Any doubts about the grandeur of Saturn’s rings will be dissolved by sweeping portraits like this one from Cassini. There is a magnificent level of detail visible in this view, which captures almost the entire ring system — from the thin, outer F ring to faint narrow features in the D ring, interior to the C ring. Along the ringplane, differences in brightness reveal the varying concentrations of the particles that comprise the rings.
Cassini is viewing the rings from below. The portion of the rings near the top of the image is closer to the spacecraft, and the portion near the bottom is farther away.
The image was taken with the Cassini spacecraft wide angle camera on Oct. 29, 2004, at a distance of about 836,000 (519,000 miles) from Saturn through a filter sensitive to wavelengths of infrared light centered at 742 nanometers. The image scale is 46 kilometers (29 miles) per pixel.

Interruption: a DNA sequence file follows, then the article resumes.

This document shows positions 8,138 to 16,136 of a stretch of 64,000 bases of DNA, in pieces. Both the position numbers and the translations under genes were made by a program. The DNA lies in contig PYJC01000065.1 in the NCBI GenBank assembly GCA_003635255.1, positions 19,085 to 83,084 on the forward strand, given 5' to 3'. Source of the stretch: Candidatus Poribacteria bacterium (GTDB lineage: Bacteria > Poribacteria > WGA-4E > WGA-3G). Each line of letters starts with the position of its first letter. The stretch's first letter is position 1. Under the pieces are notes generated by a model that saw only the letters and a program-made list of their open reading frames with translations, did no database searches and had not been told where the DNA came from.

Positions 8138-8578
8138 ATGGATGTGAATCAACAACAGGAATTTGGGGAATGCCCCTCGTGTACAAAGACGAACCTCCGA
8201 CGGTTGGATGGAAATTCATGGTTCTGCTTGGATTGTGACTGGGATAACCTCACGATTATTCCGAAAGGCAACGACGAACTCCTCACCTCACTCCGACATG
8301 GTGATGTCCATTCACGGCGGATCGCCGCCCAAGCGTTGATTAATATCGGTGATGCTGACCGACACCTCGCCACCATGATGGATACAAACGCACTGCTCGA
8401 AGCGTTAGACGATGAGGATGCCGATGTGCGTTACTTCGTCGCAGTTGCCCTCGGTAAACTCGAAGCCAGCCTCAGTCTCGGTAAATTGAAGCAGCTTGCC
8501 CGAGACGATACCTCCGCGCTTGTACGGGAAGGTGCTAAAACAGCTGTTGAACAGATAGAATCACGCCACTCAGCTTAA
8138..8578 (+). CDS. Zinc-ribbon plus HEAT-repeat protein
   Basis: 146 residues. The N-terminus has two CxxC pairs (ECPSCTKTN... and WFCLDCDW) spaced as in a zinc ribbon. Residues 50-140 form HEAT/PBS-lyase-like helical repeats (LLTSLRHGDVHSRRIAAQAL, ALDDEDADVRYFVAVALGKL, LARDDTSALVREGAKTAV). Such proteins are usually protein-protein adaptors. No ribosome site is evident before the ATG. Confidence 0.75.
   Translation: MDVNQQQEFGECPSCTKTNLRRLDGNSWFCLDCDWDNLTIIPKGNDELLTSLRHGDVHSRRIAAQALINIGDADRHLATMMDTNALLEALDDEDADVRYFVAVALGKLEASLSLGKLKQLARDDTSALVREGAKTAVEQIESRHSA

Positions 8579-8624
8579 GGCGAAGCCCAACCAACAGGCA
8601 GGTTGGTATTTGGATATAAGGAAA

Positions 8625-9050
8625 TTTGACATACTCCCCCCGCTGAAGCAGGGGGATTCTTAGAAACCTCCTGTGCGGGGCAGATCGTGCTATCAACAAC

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The Cassini-Huygens mission is a cooperative project of NASA, the European Space Agency and the Italian Space Agency. The Jet Propulsion Laboratory, a division of the California Institute of Technology in Pasadena, manages the Cassini-Huygens mission for NASA’s Science Mission Directorate, Washington, D.C. The Cassini orbiter and its two onboard cameras were designed, developed and assembled at JPL. The imaging team is based at the Space Science Institute, Boulder, Colo.
For more information about the Cassini-Huygens mission, visit http://saturn.jpl.nasa.gov and the Cassini imaging team home page, http://ciclops.org .